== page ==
HORIZON EUROPE┋Societal perceptions and benefits of rural life and jobs: will COVID 19 generate a long-lasting shift?


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Expected Outcome

The successful proposal will contribute to fostering a sustainable, balanced, equitable and inclusive development of rural areas, supporting the implementation of the long-term vision for the EU’s rural areas[1] and its objectives that sees EU rural areas stronger, connected, resilient and prosperous by 2040, and the EU territorial agenda for 2030[2].

Project results are expected to contribute to all of following expected outcomes:

  • Improved understanding by policy makers at different levels (European, national, regional and local) of the behavioural drivers of people’s lifestyle choices and rural and urban dwellers’ perceptions of rural life in the aftermath of COVID 19;
  • Improve understanding of policy makers at different levels (European, national, regional and local) of the behavioural and structural drivers of people’s lifestyle choices and people’s perceptions of rural life in the aftermath of COVID 19 and of the long-term trends and opportunities for rural areas;
  • Improved policy-response to rural areas challenges and needs in the light of the COVID 19 impact;

Improved narrative of rural and farming lives.


Rural areas are often described by the challenges they face: depopulation, demographic change, low income levels, limited access to services, low connectivity, discontent caused by the feeling of being overlooked and limited resilience. However, rural areas can be places of opportunities[3]. For instance, they are key for green-energy production and for ecosystem services; they have the potential of developing the bio and circular economy; they are also an integral part of the ecological and digital transitions; they can also be places rich in terms of cultural heritage and have the potential to develop cultural initiatives.

Overall, there are increasing demands from the society that are putting pressure on rural areas and the Covid-19 crisis showed how important it is to keep essential services, e.g. the agri-food production that is an important part of the rural economies, active.

To better respond to rural areas needs and challenges, and to revert the negative trends that affect the well-being of rural communities, it is important to better understand how rural life is perceived by urban and rural dwellers and to build a new narrative, based on facts, that highlight the opportunities of these places.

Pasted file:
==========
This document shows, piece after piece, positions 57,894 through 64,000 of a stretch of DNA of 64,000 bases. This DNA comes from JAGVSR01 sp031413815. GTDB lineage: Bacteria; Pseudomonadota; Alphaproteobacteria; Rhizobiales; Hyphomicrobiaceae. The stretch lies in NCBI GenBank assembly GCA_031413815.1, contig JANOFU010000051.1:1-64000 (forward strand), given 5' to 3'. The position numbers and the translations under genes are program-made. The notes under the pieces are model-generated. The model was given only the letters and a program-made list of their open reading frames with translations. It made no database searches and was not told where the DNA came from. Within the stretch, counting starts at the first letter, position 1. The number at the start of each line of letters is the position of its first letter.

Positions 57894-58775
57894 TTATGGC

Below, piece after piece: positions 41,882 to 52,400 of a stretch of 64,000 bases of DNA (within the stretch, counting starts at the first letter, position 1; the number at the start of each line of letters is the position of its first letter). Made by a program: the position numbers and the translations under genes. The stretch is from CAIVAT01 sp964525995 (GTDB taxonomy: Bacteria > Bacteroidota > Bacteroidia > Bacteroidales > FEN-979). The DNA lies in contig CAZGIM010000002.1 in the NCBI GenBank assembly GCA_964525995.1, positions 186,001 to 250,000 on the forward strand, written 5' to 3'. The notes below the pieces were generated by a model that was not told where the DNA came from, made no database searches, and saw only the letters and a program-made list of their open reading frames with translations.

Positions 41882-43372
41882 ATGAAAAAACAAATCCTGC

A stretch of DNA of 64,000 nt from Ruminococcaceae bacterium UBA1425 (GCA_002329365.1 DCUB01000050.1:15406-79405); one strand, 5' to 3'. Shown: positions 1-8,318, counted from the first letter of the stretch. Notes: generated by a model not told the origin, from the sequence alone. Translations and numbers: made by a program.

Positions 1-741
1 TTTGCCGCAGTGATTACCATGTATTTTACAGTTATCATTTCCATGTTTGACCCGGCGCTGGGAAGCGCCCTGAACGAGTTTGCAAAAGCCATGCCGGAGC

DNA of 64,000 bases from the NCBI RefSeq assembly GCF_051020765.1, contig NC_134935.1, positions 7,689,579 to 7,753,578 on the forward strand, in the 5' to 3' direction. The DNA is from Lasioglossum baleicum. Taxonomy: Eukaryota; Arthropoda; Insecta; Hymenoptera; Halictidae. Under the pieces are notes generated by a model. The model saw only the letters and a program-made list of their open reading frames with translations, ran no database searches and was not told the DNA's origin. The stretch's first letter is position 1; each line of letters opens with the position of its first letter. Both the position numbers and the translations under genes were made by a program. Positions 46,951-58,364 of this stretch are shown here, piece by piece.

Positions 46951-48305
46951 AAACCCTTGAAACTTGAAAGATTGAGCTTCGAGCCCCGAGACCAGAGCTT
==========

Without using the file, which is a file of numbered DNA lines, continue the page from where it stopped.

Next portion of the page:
Projects funded under this topic are expected to:

  • undertake sociological, behavioural, social psychology, social science, history, geographical, cultural, gender, economic studies on societal perception of rural areas and rural lifestyles, including, but not limiting to, societal perception of farming in a variety of places across Europe;
  • increase understanding of the drivers of the attractiveness of rural and farming lives and of corresponding criticisms and biases, including the social composition of flows (e.g. age, gender, nationality, economic status, etc.), a geography of departure and destination zones, distinguishing between perceptions and facts, and both from rural people and urban people (including perception of various farming sectors and practices);
  • analyse how these drivers have been affected by COVID 19 and are likely to evolve, in the short to long-term (2050) (e.g. economic and trade evolution, new ways of working, multi-local living and second homes, zero pollution, health risks etc.);
  • analyse social relations and possible conflicts between new populations and residents, the possible decomposition of social segregation or social mixing;
  • identify the policy and financial consequences for local jurisdictions of both new arrivals and depopulation in terms for instance, of public infrastructures sizing (e.g., water treatment, waste management), real estate markets and housing, public services, etc.
  • analyse initiatives aiming at shifting perceptions of both urban and rural dwellers on rural and farming lives and pilot new initiatives (e.g. on rural attractiveness for young people also beyond agriculture) in different localities across Europe;
  • use foresight (e.g., scenarios, build on trend analysis and disruptive factors, weak signals) to develop adequate strategies to mitigate threats and seize opportunities;
  • contribute to build a positive narrative of rural and farming lives based on facts.

This topic should involve the effective contribution of social science and humanities (SSH) disciplines (e.g., sociology, history, human geography behavioural sciences, gender studies, etc.).

[1] A long-term vision for the EU's rural areas - Towards stronger, connected, resilient and prosperous rural areas by 2040, https://eur-lex.europa.eu/legal-content/EN/TXT/?uri=CELEX%3A52021DC0345

[2] Territorial Agenda 2030, https://ec.europa.eu/regional_policy/sources/docgener/brochure/territorial_agenda_2030_en.pdf

[3] OECD, Rural well-being, geography of opportunities, https://www.oecd.org/regional/rural-well-being-d25cef80-en.htm

Application date
Humanities : Anthropology & Ethnology, History
Social sciences : Demography, Economy, Geography, Gender studies, Identities, gender and sexuality, Psychology & Cognitive Sciences, Political science, Environmental Sciences, Sociology